Sunrise (4/7/11)



Roll Call: “A federal government shutdown would close some of Washington, D.C.’s most popular attractions and important outposts, but the influence industry won’t even slow down. … Lobbyists are already seeing more work, fielding questions from jittery, or just curious, clients. … “Everything’s kicked up a notch,” said Jack Howard, a lobbyist with Wexler & Walker Public Policy Associates and a former top aide to then-Speaker Newt Gingrich (R-Ga.) during the last government shutdowns in the mid-1990s. “I find myself spending a lot more time with the Speaker’s office, [Senate Minority Leader] Mitch McConnell’s office. In situations like this, most decisions get elevated to leadership levels.” … For many lobbyists, next week — funding or no funding — will be business as usual. Meetings with clients, key federal workers and even some Hill aides are expected to continue. … “We’ll definitely be open — we’re not reimbursed by the government,” said Kelly Bingel, a partner at Mehlman Vogel Castagnetti.”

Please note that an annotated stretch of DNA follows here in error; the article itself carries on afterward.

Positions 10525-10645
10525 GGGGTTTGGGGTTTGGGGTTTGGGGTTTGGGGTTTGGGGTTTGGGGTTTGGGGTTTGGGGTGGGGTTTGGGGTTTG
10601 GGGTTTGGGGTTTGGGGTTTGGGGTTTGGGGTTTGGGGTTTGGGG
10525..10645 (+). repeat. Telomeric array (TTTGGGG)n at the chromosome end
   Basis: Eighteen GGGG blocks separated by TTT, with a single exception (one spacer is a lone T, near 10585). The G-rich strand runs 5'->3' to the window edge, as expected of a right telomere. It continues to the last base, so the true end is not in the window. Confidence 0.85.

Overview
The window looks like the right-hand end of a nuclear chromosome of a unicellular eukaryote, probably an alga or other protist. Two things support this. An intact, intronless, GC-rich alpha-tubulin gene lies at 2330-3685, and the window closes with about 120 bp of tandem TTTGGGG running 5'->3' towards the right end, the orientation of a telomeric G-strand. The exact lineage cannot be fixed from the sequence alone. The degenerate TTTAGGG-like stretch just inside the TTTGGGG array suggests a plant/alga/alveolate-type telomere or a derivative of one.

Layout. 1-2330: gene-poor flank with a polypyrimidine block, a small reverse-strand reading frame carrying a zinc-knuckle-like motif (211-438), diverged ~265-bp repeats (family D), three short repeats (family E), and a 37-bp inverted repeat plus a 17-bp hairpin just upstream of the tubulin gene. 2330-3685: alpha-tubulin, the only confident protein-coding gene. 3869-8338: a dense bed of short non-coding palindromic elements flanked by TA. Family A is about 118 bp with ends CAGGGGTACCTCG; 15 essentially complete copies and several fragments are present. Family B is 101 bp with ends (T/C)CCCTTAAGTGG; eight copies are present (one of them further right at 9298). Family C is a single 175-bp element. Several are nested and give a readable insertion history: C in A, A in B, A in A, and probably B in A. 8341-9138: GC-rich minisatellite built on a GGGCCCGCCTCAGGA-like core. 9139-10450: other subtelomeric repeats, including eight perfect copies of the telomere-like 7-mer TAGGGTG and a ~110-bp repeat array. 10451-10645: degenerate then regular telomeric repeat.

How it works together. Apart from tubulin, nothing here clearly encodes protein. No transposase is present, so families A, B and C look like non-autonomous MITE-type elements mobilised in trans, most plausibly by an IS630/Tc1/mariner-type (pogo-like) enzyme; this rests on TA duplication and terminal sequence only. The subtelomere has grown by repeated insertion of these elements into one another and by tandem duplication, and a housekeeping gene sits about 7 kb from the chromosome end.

WaPo: “A decision in late 2008 by top officials of the Federal Deposit Insurance Corp. to help a politically connected bank in Boston left federal bank examiners there angry enough that some called it a “travesty of justice,” according to internal e-mails obtained by The Washington Post. … The chairman of OneUnited Bank, a friend of Rep. Maxine Waters (D-Calif.), had rendered it insolvent through lavish spending and bad investments, according to the examiners’ written accounts. But by the end of that year, after Waters arranged a key Treasury Department meeting for the bank, it had won a bailout loan and a unique exemption from the FDIC’s accounting rules. … “There are some really good people expressing very strong opinions regarding what they view as a travesty of justice regarding the special treatment this institution is receiving,” acting regional director John M. Lane warned in a March 2009 e-mail to Christopher J. Spoth, a senior FDIC consumer protection official.”